Substance abuse: the critical need for more usable research

Substance abuse is a growing problem in South Africa, with just more than 13% of the population having used a substance during their lifetime. But the lack of comprehensive data to understand the changing trends of substance use and the lack of treatment facilities leaves much to be desired. Ina van der Linde reports on two seminars on substance abuse facilitated by the Department of Science and Technology and hosted by the HSRC.

Research on substance abuse is fairly conclusive: South African police data shows a 123% increase in drug-related crimes from 2003/2004 to 2013; driving under the influence of alcohol increased by 148% in this period.

During this period, the national injury mortality surveillance system on post-mortem investigations found that 54% of violence-related deaths and 52% of transport-related deaths were alcohol-related. A study at five trauma units in Cape Town, Durban and Port Elizabeth found that one-third of patients tested positive for cannabis, 15% for metaxalone and 14% for white pipe (combination of cannabis and metaxalone). The same study showed violence was strongly related to the use of substances: 67% of trauma cases in these hospitals was alcohol related, 45% related to illicit drug use, 84% related to at least one substance, 40% related to cannabis use, and 17% related to white pipe use.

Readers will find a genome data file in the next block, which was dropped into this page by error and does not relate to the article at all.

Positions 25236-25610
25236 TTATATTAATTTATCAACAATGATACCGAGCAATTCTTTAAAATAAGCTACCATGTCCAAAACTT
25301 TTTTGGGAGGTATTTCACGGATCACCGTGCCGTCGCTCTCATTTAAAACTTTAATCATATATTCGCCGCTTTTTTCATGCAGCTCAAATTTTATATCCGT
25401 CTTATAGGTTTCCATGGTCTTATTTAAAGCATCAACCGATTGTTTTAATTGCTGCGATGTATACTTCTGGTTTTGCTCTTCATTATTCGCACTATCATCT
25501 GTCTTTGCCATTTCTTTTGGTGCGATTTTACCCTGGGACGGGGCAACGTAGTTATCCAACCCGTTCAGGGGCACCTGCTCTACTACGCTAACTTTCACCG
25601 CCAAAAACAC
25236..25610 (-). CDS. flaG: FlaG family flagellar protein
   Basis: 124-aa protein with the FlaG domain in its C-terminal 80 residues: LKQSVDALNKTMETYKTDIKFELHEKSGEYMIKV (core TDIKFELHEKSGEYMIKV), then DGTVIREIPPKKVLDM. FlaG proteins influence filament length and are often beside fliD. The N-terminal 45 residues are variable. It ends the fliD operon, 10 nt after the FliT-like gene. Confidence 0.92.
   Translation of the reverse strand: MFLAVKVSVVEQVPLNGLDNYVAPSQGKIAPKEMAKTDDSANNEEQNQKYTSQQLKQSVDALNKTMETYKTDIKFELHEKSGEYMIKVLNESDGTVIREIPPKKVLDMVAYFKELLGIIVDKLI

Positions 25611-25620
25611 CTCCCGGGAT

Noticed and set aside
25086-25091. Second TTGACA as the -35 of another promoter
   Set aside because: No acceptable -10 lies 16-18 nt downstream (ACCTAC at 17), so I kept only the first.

These are some of the statistics from two research seminars that aimed to encourage a wider dissemination and application of research in the social sciences and humanities. The seminars brought together local and international researchers to discuss the latest research, identify research gaps, suggest new research agendas and explore potential policy relevance.

Of interest was an analysis of the effects of specific drug types on behaviour, for example, amphetamines and cocaine were associated with violence; opiates with illegal opiate procurement and sex work, and cannabis with impacted concentration and reaction times.

13.3% of the South African population had used drugs during their lifetime.

South Africa’s ever-increasing drug challenge

Dr Paul Seale, Mercer University School of Medicine, USA, researched drug use in South Africa and found that 13.3% of the South African population had used drugs during their lifetime, resulting in substance abuse in 3.9% of people and dependence in 0.6% of the population. There were high levels of inhalant use among youth, he said. Cannabis (dagga) was the drug of choice among those undergoing substance abuse treatment, and methamphetamine (tik) abuse was common in the Western Cape and Eastern Cape. There was also a noticeable increase in the use of over-the-counter and prescription medicines, especially by young people, which includes the highest use of methaqualone (mandrax/Quaalude) in the world.

Of concern was the use of emerging new concoctions, such as nyaope (whoonga), which may contain dagga, heroin, household cleaner, rat poison and the HIV drug Efavirenz.

He pointed out that countries with economies in transition and developing countries have become increasingly affected by illicit drug use as they have experienced a range of socioeconomic changes. ‘In absolute numbers, there are almost twice as many illicit drug users in [these] countries…’

We should aim to collect self-report and bio-marker data in national surveys.